The processing of compound radial frequency patterns

Gunnar Schmidtmann, Frederick Kingdom, Gunter Loffler

Radial frequency (RF) patterns can be combined to construct complex shapes. Previous studies have suggested that such complex shapes may be encoded by multiple, narrowly-tuned RF shape channels. To test this hypothesis, thresholds were measured for detection and discrimination of various combinations of two RF components. Results show evidence of summation: sensitivity for the compounds was better than that for the components, with little effect of the components’ relative phase. If both RF components are processed separately at the point of detection, they would combine by probability summation (PS), resulting in only a small increase in sensitivity for the compound compared to the components. Summation exceeding the prediction of PS suggests a form of additive summation (AS) by a common mechanism. Data were compared to predictions of winner-take-all, where only the strongest component contributes to detection, a single channel AS model, and multi-channel PS and AS models. The multi-channel PS and AS models were modelled under both Fixed and Matched Attention Window scenarios, the former assuming a single internal noise source for both components and compounds or different internal noise sources for components and compounds respectively. The winner-take-all and single channel models could be rejected. Of the remaining models, the best performing one was an AS model with a Fixed Attention Window, consistent with detection being mediated by channels that are efficiently combined and limited by a single source of noise for both components and compounds.

Schmidtmann, G., Kingdom, F. A. A., & Loffler, G. (2019). The processing of compound radial frequency patterns. Vision Research161, 63–74. [PDF] [PubMed]

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AuthorGunnar Schmidtmann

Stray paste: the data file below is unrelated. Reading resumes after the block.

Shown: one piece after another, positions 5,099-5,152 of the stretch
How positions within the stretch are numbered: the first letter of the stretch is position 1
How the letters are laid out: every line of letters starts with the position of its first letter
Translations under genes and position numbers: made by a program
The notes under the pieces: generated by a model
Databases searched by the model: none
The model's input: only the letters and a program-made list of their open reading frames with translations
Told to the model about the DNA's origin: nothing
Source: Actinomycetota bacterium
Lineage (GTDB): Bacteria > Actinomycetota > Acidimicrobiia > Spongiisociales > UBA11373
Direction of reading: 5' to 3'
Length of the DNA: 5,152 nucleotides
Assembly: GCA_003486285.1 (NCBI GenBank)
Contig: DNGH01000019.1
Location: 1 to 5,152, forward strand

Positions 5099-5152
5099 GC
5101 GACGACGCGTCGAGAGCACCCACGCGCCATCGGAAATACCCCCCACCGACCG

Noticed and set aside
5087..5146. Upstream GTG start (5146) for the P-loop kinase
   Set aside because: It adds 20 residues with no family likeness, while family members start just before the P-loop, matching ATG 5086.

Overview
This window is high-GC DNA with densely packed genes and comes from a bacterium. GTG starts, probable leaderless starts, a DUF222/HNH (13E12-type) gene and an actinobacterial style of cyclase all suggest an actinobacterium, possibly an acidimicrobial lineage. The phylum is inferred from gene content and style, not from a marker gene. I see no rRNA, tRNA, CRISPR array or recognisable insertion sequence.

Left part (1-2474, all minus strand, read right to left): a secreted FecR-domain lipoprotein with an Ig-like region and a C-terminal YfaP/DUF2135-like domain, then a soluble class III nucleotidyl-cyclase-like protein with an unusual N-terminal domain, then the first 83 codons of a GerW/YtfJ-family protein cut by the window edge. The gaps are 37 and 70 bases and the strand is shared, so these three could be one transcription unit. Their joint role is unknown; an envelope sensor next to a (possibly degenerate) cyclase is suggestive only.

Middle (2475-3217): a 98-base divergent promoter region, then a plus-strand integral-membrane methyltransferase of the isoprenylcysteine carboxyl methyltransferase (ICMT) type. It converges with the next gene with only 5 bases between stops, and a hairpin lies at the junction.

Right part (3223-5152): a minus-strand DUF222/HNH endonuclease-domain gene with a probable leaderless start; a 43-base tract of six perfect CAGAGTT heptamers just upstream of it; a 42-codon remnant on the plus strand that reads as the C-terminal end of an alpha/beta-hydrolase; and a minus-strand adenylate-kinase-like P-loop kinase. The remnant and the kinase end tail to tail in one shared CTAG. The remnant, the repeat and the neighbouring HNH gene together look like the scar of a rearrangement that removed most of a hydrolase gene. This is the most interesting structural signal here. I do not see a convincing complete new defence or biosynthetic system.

Detection of distortions in images of natural scenes in mild traumatic brain injury patients.

Ben J. Jennings, Gunnar Schmidtmann, Fabien Wehbé, Frederick Kingdom, Reza Farivar

Mild traumatic brain injuries (mTBI) frequently lead to the impairment of visual functions including blurred and/or distorted vision, due to the disruption of visual cortical mechanisms. Previous mTBI studies have focused on specific aspects of visual processing, e.g., stereopsis, using artificial, low-level, stimuli (e.g., Gaussian patches and gratings). In the current study we investigated high-level visual processing by employing images of real world natural scenes as our stimuli. Both an mTBI group and control group composed of healthy observers were tasked with detecting sinusoidal distortions added to the natural scene stimuli as a function of the distorting sinusoid's spatial frequency. It was found that the mTBI group were equally as sensitive to high frequency distortions as the control group. However, sensitivity decreased more rapidly with decreasing distortion frequency in the mTBI group relative to the controls. These data reflect a deficit in the mTBI group to spatially integrate over larger regions of the scene.

Jennings, B. J., Schmidtmann, G., Wehbé, F., Kingdom, F. A. A., & Farivar, R. (2019), Detection of distortions in images of natural scenes in mild traumatic brain injury patients. Vision Research, 161, 12-17 [PDF] [PubMed]

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AuthorGunnar Schmidtmann

I have been awarded the  VISTA Distinguished Visiting Scholar Award and will stay for a research project at York University (Toronto) from  May 24th to June 14th.

Vision: Science to Applications (VISTA) is a collaborative research programme hosted by York University and funded by the Canada First Research Excellence Fund (CFREF, 2016-2023). My host Dr Ingo Fruend (https://www.yorku.ca/ifruend/) and I will be working on aspects of shape perception and the development of an optimisation algorithm for perimetry. I will also attend the Centre for Vision Research International Conference on Predictive Vision (http://www.cvr.yorku.ca/conference2019). 

More information on the VISTA research programme can be found below and here: http://vista.info.yorku.ca.

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AuthorGunnar Schmidtmann

Abstract

Faces provide not only cues to an individual's identity, age, gender and ethnicity, but also insight into their mental states. The ability to identify the mental states of others is known as Theory of Mind. Here we present results from a study aimed at extending our understanding of differences in the temporal dynamics of the recognition of expressions beyond the basic emotions at short presentation times ranging from 12.5 to 100 ms. We measured the effect of variations in presentation time on identification accuracy for 36 different facial expressions of mental states based on the Reading the Mind in the Eyes test (Baron-Cohen et al., 2001) and compared these results to those for corresponding stimuli from the McGill Face database, a new set of images depicting mental states portrayed by professional actors. Our results show that subjects are able to identify facial expressions of complex mental states at very brief presentation times. The kind of cognition involved in the correct identification of facial expressions of complex mental states at very short presentation times suggests a fast, automatic Type-1 cognition.